I asked 16 payments executives to draw a vase. Let me explain…
I have been facilitating strategic planning for 20 years for one organization, PaymentsFirst. P1st is a nonprofit payments association headquartered in Atlanta, and serves financial institutions and corporations in South Carolina, Georgia, Alabama, and Tennessee. Their executives are some of the most well-respected in their industry. The board is made up of banking executives from across all four states. And they are pretty sharp too.
Which makes planning for strategic planning all the more difficult. In order to liven the planning session and to stimulate innovative thinking, I do thinking exercises. These elements break the monotony of talking about mission, vision, goals, and strategic objectives. But if you have facilitated the same group for 20 years, you are constantly looking for new exercises that are meaningful and that get people thinking innovatively.
So I gave each participant a blank sheet of 8.5 x 11 white paper and asked them to draw a vase. I gave them no other instructions. After 3 or 4 minutes, everyone was finished with their drawings. I then gave them a second sheet of paper and asked them to draw a beautiful receptacle to hold flowers.
I then asked each of them in turn to show off their first drawing and then their second drawing. The second effort yielded much more elaborate drawings. Even those that were not artfully inclined still had much more detailed drawings. One person drew a lovely window box. And two drew a picture of their spouse, which they explained was a very beautiful receptacle to hold flowers. This of course is a very right-brained and creative response, the perfect way to get innovative ideas flowing. Everyone declared the exercise was a hit.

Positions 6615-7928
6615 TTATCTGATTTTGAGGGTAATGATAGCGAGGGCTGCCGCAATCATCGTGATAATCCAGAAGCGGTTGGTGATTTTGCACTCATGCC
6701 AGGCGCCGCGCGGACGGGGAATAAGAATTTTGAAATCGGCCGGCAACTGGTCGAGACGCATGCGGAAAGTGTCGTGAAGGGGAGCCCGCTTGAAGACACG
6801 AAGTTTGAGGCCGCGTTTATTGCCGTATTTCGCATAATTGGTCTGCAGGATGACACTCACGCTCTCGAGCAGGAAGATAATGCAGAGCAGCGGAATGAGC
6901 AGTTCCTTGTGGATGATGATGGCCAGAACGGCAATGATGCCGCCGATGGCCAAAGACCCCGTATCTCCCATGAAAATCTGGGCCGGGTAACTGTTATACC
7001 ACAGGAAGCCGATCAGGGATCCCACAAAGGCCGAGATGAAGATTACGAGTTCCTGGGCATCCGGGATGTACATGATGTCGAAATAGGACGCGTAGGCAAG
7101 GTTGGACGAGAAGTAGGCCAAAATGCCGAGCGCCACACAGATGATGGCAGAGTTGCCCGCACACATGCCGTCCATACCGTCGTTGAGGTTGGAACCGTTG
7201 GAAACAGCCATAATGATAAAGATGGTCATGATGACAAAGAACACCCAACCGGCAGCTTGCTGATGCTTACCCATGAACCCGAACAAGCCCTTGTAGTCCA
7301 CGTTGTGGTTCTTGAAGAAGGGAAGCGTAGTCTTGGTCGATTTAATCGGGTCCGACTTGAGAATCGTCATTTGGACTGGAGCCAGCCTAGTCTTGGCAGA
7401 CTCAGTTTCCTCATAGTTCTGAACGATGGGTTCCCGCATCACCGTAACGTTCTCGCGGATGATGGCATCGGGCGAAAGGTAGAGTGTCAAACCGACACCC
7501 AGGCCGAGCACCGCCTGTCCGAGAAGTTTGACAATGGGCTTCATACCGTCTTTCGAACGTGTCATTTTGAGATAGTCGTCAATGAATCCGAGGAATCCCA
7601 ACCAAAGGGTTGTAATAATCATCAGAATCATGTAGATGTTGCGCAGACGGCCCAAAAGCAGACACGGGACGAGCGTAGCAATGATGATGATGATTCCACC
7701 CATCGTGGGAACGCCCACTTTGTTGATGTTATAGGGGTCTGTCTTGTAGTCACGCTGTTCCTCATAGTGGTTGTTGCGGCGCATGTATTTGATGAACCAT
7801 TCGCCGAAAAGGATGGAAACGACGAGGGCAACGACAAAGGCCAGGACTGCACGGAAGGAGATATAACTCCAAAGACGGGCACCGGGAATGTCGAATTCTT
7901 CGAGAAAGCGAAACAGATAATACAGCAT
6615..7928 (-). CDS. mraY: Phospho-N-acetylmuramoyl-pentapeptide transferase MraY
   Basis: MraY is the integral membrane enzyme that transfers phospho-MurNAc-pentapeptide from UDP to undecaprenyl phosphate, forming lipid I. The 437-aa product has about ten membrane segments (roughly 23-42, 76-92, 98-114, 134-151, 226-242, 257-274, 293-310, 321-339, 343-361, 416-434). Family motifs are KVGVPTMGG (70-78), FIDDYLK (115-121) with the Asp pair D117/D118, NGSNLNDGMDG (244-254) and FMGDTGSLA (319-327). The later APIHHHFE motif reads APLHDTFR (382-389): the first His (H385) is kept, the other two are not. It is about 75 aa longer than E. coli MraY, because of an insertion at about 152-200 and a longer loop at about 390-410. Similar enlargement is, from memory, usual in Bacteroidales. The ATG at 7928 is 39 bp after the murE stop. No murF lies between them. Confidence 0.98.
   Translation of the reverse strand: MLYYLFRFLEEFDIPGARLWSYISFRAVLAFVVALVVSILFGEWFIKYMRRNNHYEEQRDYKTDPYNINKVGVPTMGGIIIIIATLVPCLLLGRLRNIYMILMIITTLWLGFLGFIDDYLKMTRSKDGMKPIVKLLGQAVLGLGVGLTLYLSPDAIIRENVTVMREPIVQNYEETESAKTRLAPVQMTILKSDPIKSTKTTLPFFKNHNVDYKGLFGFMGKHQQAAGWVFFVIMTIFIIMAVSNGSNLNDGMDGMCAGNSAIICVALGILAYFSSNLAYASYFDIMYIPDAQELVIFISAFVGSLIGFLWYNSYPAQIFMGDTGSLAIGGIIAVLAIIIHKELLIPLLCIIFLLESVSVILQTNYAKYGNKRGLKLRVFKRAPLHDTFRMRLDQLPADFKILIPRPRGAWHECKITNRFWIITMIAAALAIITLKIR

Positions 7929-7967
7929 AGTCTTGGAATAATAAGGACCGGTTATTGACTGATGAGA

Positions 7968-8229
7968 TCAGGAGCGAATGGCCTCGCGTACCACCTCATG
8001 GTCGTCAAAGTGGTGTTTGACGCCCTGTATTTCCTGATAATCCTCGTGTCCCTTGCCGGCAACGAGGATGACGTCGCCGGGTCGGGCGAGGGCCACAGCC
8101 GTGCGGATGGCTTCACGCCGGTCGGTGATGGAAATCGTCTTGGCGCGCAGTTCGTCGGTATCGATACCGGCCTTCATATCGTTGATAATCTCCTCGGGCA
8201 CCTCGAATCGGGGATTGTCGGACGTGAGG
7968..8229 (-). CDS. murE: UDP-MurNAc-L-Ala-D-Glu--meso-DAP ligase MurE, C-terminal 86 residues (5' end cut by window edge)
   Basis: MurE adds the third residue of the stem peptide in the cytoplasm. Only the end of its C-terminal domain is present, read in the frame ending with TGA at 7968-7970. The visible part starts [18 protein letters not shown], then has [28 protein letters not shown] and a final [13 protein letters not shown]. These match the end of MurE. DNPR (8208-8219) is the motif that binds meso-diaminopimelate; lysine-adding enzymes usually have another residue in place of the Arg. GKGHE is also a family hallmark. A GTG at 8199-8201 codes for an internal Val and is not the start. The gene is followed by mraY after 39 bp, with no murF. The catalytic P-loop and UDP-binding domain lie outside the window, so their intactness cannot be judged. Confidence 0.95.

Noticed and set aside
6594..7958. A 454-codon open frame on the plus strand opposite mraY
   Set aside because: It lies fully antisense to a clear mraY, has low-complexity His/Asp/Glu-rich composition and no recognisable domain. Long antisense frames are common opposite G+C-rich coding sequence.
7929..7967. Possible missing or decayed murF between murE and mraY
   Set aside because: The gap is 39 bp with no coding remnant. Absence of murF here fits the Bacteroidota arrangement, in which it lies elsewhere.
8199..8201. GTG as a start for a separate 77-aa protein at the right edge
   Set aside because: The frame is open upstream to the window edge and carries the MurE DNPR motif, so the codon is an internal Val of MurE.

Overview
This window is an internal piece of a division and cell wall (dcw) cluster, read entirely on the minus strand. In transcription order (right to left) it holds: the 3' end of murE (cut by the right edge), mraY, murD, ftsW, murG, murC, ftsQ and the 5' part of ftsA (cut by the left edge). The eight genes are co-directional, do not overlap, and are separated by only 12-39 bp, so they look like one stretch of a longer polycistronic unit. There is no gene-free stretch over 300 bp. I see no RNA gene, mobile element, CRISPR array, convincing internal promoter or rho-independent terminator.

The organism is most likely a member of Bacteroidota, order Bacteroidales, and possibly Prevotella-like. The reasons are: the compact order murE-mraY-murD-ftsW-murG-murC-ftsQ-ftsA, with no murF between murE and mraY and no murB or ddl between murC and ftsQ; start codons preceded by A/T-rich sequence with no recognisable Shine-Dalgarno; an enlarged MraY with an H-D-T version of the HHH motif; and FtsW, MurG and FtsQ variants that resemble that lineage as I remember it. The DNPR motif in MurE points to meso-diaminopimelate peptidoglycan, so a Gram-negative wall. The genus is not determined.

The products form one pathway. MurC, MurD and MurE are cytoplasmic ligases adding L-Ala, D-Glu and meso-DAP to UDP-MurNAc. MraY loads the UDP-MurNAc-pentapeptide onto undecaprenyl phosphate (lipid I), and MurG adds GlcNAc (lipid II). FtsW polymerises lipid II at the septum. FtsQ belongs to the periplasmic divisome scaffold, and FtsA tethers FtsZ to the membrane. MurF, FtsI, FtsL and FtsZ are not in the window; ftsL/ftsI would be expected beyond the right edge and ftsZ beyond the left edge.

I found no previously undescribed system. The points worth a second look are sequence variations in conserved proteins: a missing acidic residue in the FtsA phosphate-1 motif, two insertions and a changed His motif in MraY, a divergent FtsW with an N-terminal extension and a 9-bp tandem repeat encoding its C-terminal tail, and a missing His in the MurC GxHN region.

Your perspective affects your outcome. Are you focused on left-brain thinking (draw a vase) or right-brain thinking (my spouse is a beautiful receptacle for flowers)? How you give instructions can limit innovative thinking. And we most often constrict our responses and work based on what we perceive are limits to what we are asked to do. If someone asks you to draw a vase (i.e. do a particular task), you might ask if they specifically want only that or if they are looking for a beautiful receptacle to hold flowers. Draw vases when that is the specific requirement. Otherwise, get creative!